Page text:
New projects are helping to cement WA’s reputation as a leader in environmentally sensitive development.
Western Australian developers are being recognised for their commitment to sustainable living, with Yolk Property Group and Cedar Woods Property achieving national accolades for their commitment to green building principles.
Late last month, Yolk Property Group’s Evermore development in White Gum Valley became the first WA apartment project to be recognised by the Bioregional Australia Foundation as a One Planet Community.
The honour is part of the One Planet Living framework, adopted by the City of Fremantle in 2014, which is widely considered to be one of the highest accolades internationally in terms of sustainability.
Principles of One Planet Living include sustainable water, local and sustainable food, sustainable materials, zero waste, zero carbon, and culture and community.
Yolk Property Group director Pete Adams said one of the key elements of the Evermore project was pioneering the use of shared solar technology under a governance model developed by Curtin University.
The model has been touted to provide savings of up to 30 per cent on residents’ power bills, with about 80 per cent of the project’s electricity to be generated on site.
Real-time measurement of power and water consumption will also give residents control over energy usage.
However, Mr Adams said there would also be a considerable focus on how residents would live sustainably in the development once it was completed.
“One example of how we’re looking beyond construction is our aim to promote social interaction and reduce disconnectedness and isolation of residents,” Mr Adams said.
“The design of a communal space between buildings with courtyard, veggie garden and bicycle repair station will offer shared spaces to encourage interaction, a way for neighbours to foster relationships.
“When you look at the guiding principles behind One Planet Living, it’s all about creating strong, connected communities that consume and expend wisely, with a view to the future and that goal is shaping every element of Evermore.”
Also last month, ASX-listed developer Cedar Woods Properties received the highest level of certification under the Urban Development Institute of Australia’s EnviroDevelopment program for its Bushmead development in the eastern suburbs.
Cedar Woods WA state manager Ben Rosser said development at Bushmead would be divided into cells, enabling construction to be concentrated on areas already cleared or affected, and allowing natural landforms and vegetation to be retained.
The 600-lot Bushmead project, located at the former Bushmead Rifle Range in Hazelmere, will also include 185 hectares of conservation area.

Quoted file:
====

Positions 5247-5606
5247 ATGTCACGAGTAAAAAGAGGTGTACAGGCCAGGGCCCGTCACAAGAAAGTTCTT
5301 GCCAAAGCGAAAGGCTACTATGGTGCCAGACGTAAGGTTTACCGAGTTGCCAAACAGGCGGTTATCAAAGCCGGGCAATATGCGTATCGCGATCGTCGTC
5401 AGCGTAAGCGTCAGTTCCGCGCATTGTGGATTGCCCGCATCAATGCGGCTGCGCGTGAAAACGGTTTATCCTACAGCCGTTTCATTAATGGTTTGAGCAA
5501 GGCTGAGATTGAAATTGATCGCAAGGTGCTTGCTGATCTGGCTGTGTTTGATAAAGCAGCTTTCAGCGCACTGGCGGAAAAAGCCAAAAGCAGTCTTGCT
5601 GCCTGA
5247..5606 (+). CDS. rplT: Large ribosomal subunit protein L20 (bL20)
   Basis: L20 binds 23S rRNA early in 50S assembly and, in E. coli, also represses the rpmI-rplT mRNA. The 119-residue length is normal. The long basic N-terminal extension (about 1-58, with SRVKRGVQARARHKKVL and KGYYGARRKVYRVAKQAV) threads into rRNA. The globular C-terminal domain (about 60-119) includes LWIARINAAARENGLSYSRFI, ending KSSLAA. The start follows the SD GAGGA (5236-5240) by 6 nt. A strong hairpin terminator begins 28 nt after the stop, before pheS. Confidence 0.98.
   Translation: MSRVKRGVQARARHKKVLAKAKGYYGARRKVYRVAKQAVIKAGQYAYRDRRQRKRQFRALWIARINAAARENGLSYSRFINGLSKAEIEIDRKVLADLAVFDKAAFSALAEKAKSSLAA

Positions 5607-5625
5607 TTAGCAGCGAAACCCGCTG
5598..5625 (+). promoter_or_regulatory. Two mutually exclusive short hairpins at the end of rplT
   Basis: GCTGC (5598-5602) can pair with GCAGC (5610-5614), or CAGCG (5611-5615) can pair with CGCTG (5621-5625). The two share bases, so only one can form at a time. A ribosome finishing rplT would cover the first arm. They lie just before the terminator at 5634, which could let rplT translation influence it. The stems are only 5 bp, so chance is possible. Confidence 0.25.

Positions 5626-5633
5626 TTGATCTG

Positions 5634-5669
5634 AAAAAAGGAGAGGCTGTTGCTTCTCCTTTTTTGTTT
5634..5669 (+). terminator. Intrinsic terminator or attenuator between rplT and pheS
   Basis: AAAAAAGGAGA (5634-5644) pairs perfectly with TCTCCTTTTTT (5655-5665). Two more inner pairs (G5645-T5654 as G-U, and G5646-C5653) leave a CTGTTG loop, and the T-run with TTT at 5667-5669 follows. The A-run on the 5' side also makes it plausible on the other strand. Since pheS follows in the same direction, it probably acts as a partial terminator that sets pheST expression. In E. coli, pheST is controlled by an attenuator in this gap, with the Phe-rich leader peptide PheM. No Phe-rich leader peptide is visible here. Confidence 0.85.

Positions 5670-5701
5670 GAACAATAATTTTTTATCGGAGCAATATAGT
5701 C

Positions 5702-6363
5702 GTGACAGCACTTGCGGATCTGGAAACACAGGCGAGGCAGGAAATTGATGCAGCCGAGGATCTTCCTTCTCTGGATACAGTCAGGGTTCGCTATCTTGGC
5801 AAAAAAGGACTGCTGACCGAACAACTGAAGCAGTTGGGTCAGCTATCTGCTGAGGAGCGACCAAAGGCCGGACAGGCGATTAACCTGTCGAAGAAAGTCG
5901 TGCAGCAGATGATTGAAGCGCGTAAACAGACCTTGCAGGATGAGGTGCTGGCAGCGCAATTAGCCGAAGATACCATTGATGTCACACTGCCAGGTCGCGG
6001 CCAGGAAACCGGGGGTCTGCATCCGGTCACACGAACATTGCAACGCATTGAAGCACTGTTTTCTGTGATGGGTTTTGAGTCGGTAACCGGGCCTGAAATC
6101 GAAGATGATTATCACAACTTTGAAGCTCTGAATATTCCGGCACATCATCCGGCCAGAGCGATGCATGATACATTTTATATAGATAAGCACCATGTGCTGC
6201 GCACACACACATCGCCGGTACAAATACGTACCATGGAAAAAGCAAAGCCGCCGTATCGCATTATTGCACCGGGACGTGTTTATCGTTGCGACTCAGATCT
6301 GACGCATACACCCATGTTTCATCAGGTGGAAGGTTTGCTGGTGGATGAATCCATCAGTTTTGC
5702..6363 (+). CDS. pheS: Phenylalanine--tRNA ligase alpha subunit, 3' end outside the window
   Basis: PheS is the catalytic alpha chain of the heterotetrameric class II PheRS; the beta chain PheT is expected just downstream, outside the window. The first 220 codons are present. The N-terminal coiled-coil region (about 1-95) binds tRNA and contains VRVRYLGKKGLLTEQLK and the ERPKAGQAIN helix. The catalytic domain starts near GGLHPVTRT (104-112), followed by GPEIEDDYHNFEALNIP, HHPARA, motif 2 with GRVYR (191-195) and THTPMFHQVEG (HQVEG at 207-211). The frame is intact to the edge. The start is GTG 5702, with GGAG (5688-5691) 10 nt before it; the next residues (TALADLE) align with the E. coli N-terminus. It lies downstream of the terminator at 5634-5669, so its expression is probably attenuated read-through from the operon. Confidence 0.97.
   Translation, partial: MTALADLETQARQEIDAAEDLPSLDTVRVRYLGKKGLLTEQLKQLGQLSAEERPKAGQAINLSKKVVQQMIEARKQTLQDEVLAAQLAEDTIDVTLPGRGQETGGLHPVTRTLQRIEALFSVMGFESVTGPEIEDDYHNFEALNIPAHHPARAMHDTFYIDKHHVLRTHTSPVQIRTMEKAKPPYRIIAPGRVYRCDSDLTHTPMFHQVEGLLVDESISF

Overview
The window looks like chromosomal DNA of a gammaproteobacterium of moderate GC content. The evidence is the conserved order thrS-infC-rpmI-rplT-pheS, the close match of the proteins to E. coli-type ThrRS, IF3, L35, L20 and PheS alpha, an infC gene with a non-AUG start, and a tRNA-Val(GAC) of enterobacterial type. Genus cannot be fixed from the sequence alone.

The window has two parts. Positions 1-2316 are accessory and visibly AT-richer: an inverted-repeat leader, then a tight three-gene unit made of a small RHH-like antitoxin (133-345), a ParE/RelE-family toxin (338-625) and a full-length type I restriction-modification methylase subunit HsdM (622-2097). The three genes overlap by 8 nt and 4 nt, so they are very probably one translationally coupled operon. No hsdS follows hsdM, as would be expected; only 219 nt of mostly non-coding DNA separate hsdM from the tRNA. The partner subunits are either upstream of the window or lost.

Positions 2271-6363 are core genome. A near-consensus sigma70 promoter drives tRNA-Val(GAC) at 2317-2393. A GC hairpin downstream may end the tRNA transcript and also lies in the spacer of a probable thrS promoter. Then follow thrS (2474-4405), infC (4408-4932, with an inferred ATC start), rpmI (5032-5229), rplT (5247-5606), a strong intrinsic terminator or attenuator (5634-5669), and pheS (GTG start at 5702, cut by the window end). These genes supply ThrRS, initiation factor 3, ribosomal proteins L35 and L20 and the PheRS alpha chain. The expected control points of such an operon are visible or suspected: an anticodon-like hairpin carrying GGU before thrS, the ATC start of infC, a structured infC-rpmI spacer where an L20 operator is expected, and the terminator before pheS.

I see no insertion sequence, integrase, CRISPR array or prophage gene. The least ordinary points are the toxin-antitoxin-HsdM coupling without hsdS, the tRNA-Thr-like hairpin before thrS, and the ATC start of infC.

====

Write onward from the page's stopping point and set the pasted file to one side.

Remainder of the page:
Cedar Woods will also use recycled construction and development concrete for road sub base and for lots needing retaining walls.
Other initiatives will include energy- and water-efficient appliances, solar electricity generation systems, rainwater tanks and greywater reticulation systems, and the use of native and water-wise plants in all landscaping.
“As a community, Bushmead will encourage a healthy and active lifestyle, as well as lowering household energy and water costs,” Mr Rosser said.
UDIA WA chief executive Allison Hailes said Bushmead was an outstanding example of what could be achieved with a clear vision of sustainable urban development from the outset.
Bushmead is one of a handful of projects in WA that have achieved outstanding performance in all six EnviroDevelopment elements – ecosystems, waste, energy, materials, water and community.
However, it is not just in residential development that property players are achieving solid results in sustainability.
Discount variety store The Reject Shop was able to reduce its energy use across its 25 WA stores by between 40 and 50 per cent over the past 12 months, through investing in energy control systems, to more effectively manage lighting and air-conditioning.
The system, which was a pilot program to be rolled out across the nation, was designed and managed by energy efficiency firm Sustainable Focus.
Sustainable Focus managing director Rob Smith said the technology upgrades typically paid for themselves in less than three years.
“Individual load shedding at times of peak demand has become a critical tool for businesses keen to shield themselves against fluctuations in power prices and supply,” Mr Smith told Business News.
“It allows businesses to smooth out their overall power bill by turning off non-critical power during times of high network costs.”
Reject Shop chief executive Ross Sudano said the move was driven by the need to reduce costs in an environment of ever-increasing electricity prices, with forecasts predicting future electricity contracts could be up to 80 per cent more expensive.
“These energy upgrades will ultimately drive operating costs down across all Reject Shops nationally, which is good for our employees and shareholders,” Mr Sudano said.